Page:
The Commerce Department is expected to report Friday that the gross domestic product, the widely followed measure of the economy, shrank at an annual pace of 5.4 percent in the October-December period, a much faster descent than the 0.5 percent decline logged in the previous quarter. If economists' forecasts are correct, it would mark the weakest showing since the first quarter of 1982.
Investors are largely prepared for such a staggering number, believing the fourth quarter will likely be the worst period for the recession, now in its second year. But if the results are weaker, the market could fall further.
Meanwhile, there were more mixed earnings reports.
Consumer-products company Procter & Gamble Co. said its fourth-quarter quarter profit jumped 53 percent, boosted by a gain from the sale of its Folgers coffee business. But its sales dipped 3 percent on weakening demand for its products, which include Tide detergent, Olay skin cream and Crest toothpaste.
Also Friday, Honda Motor Co. slashed its 2009 profit target by more than half as its earnings dropped 90 percent in the latest quarter, hit by rising costs and falling sales in key markets.
Ahead of the market's open, Dow Jones industrial average futures fell 66, or 0.81 percent, to 8,046. Standard & Poor's 500 index futures fell 8.50, or 1.01 percent, to 834.30, and Nasdaq 100 index futures fell 10.50, or 0.87 percent, to 1,195.50.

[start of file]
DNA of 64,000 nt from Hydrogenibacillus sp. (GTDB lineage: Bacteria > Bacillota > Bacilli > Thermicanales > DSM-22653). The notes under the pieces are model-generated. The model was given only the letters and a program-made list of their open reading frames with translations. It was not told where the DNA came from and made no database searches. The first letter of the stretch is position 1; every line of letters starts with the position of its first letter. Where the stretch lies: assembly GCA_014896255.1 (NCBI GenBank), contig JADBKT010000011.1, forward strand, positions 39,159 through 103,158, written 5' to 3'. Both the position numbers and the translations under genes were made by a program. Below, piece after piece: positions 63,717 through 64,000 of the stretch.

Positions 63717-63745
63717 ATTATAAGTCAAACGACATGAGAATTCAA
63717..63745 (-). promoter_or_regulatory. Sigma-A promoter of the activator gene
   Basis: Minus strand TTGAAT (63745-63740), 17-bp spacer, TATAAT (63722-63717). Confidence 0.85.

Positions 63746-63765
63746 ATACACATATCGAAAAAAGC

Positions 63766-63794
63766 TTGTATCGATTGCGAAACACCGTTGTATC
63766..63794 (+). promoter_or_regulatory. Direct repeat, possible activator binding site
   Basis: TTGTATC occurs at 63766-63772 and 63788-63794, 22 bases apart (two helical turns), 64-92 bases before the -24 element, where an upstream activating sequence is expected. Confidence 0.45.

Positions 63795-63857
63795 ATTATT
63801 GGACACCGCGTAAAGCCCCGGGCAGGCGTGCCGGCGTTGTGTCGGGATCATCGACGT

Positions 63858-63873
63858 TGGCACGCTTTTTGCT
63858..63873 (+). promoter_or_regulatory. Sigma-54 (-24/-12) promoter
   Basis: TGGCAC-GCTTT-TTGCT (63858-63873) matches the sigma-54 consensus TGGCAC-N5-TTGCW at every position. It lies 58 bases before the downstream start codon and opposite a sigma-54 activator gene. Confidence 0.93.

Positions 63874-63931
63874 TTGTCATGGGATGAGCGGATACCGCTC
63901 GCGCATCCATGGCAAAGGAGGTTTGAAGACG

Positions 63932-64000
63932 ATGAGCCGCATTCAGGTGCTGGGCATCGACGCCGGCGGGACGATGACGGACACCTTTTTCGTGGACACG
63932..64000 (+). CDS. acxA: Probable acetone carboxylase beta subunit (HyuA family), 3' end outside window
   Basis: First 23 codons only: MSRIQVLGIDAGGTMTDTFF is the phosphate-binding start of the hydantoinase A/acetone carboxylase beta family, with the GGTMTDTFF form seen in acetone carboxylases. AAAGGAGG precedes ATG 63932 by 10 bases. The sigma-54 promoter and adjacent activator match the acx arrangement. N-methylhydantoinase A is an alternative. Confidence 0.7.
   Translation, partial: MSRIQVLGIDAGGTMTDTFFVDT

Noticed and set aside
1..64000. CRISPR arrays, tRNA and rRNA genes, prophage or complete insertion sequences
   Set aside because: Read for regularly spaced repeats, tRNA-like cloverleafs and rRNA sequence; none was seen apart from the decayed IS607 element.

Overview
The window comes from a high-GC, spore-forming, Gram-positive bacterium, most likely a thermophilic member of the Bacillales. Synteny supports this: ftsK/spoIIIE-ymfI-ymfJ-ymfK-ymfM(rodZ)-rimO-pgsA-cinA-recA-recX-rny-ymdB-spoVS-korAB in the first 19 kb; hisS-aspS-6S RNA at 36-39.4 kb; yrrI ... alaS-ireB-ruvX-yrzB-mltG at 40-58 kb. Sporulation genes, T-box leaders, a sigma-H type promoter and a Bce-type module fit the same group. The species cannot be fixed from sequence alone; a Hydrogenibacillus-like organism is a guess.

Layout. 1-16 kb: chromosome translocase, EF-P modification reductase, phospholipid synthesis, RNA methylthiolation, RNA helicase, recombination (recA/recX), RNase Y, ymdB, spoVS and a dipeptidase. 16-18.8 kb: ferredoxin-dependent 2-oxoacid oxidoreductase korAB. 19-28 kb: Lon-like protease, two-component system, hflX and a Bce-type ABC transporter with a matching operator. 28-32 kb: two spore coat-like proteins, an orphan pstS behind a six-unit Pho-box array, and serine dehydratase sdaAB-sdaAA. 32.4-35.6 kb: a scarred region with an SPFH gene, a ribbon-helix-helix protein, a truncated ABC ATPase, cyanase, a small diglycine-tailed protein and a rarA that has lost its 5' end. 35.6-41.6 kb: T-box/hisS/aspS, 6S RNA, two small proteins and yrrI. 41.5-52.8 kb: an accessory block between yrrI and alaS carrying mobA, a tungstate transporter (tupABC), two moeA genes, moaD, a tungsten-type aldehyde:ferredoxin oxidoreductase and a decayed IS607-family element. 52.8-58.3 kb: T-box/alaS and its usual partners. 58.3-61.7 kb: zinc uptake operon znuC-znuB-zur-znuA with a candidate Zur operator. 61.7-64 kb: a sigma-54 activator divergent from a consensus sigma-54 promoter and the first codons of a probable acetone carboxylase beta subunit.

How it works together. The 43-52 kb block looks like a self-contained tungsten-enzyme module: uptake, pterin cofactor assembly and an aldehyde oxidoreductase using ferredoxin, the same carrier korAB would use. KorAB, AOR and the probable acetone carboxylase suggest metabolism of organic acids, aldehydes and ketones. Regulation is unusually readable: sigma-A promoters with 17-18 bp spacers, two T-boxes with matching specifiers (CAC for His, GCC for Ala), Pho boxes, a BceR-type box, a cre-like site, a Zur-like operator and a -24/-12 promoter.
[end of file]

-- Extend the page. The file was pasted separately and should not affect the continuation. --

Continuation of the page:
A bit of good news came from Amazon.com Inc. late Thursday, which reported that its fourth-quarter profit rose 9 percent and easily surpassed analysts' forecasts. The online retailer also provided an optimistic forecast for 2009.
But there were also more layoffs. Japanese electronics maker NEC Corp. said it will cut 20,000 jobs worldwide as it reported a $1.46 billion loss for the fourth quarter.
Volatility has remained high this week, with the market zigzagging on a mix of earnings and economic news as investors try to gain any insight on what the rest of 2009 will bring. Unrelenting concerns about the banking industry have also added to the uncertainty on Wall Street.
On Thursday, the Dow Jones industrial average sank 226 points, while other indicators tumbled more than 3 percent, on news that unemployment claims reached a record high and that new home sales hit a record low. This erased all of the gains from the previous day, when stocks soared on hopes that the government will take bad debt off banks' books.
Bond prices rose early Friday. The yield on the benchmark 10-year Treasury note, which moves opposite its price, fell to 2.83 percent from 2.87 percent late Thursday. The yield on the three-month T-bill, considered one of the safest investments, fell to 0.21 percent from 0.23 percent late Thursday.
The dollar was mixed against other major currencies, while gold prices rose.
Light, sweet crude fell 25 cents to $41.19 in premarket trading on the New York Mercantile Exchange.
Overseas, Japan's Nikkei stock average fell 3.12 percent. In early afternoon trading, Britain's FTSE 100 fell 0.92 percent, Germany's DAX index was down 1.80 percent, and France's CAC-40 was down 1.92 percent.